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June 1981

Agitation and Heat Intolerance in Hypothyroidism

Author Affiliations

Gainesville, Fla

Arch Intern Med. 1981;141(7):959-960. doi:10.1001/archinte.1981.00340070139035

To the Editor.  —Hypothyroidism in the adult has been characterized clinically by cold intolerance, lethargy, constipation, and overall slowing of intellectual and motor activities. Conversely, classic clinical hyperthyroidism has been recognized by heat intolerance, palpitations, hyperkinesis, and emotional lability. A less classic presentation can occur in elderly patients with hyperthyroidism who have been described as "masked" or "apathetic" hyperthyroid patients.1 The patient described herein became hypothyroid after discontinuation of replacement therapy. Her clinical presentation was noted by symptoms of heat intolerance, agitation, insomnia, and nervous irritability, which improved as she became euthyroid.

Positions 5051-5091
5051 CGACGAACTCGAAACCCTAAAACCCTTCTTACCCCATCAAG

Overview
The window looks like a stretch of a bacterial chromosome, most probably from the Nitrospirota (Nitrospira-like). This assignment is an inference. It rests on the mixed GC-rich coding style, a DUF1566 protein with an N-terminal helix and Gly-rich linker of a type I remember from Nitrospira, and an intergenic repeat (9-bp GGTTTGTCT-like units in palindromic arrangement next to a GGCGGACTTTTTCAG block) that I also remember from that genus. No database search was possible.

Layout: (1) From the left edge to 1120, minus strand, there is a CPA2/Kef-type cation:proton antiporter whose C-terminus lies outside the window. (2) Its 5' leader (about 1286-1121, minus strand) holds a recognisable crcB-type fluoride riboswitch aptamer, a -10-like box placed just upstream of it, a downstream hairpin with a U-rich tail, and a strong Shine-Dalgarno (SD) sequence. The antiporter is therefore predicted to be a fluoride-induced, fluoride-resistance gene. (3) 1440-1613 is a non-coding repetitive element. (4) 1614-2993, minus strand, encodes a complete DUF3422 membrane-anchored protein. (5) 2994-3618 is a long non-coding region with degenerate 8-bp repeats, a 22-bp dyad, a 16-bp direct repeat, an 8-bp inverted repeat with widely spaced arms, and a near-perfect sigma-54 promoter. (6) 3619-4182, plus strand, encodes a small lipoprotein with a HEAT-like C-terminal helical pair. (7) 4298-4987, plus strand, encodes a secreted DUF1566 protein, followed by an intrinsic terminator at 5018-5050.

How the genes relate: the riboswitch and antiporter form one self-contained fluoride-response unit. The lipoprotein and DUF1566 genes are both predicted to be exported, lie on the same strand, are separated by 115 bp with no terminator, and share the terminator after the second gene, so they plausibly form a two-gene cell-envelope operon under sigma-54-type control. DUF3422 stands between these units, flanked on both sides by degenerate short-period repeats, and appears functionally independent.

Report of a Case.  —A 64-year-old woman was initially seen complaining of notable intolerance to hot weather, nervousness, emotional irritability, crying spells, and insomnia. She had been treated intermittently for a thyroid disorder with desiccated thyroid, 130 mg/day, for 30 years. She had finished the thyroid tablets eight weeks earlier while attending her sister's funeral in a

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